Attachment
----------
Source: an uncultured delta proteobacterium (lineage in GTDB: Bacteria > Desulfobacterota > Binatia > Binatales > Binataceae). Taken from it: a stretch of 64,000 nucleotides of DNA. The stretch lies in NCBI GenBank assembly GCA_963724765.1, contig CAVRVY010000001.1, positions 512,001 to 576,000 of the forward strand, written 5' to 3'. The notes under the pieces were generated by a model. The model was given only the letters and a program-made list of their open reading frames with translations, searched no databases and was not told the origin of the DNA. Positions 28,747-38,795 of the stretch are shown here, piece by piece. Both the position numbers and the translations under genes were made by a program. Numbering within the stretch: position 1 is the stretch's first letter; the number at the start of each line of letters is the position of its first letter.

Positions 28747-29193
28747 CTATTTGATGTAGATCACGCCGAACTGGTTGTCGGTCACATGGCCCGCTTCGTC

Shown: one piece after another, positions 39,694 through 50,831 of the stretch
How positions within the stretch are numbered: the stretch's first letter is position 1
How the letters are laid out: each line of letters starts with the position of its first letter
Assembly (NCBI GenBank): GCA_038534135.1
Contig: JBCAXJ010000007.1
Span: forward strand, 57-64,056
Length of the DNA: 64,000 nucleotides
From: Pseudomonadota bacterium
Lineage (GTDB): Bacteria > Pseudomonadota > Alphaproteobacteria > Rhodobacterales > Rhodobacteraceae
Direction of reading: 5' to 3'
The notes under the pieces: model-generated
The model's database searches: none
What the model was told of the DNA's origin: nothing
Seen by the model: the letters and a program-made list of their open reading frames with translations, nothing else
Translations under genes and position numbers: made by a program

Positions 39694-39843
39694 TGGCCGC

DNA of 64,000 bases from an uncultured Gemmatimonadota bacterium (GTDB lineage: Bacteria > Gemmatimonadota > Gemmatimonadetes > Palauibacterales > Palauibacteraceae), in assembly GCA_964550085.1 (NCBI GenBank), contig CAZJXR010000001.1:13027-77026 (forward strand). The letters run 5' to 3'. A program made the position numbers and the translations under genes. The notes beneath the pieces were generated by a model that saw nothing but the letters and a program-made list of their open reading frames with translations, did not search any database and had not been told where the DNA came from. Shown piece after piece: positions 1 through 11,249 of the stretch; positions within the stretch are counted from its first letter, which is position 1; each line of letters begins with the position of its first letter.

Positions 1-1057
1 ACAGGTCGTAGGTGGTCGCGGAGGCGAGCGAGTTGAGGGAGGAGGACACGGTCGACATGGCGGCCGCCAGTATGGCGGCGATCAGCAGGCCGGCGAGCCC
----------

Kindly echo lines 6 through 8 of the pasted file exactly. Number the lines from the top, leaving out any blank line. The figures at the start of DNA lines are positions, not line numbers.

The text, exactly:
How the letters are laid out: each line of letters starts with the position of its first letter
Assembly (NCBI GenBank): GCA_038534135.1
Contig: JBCAXJ010000007.1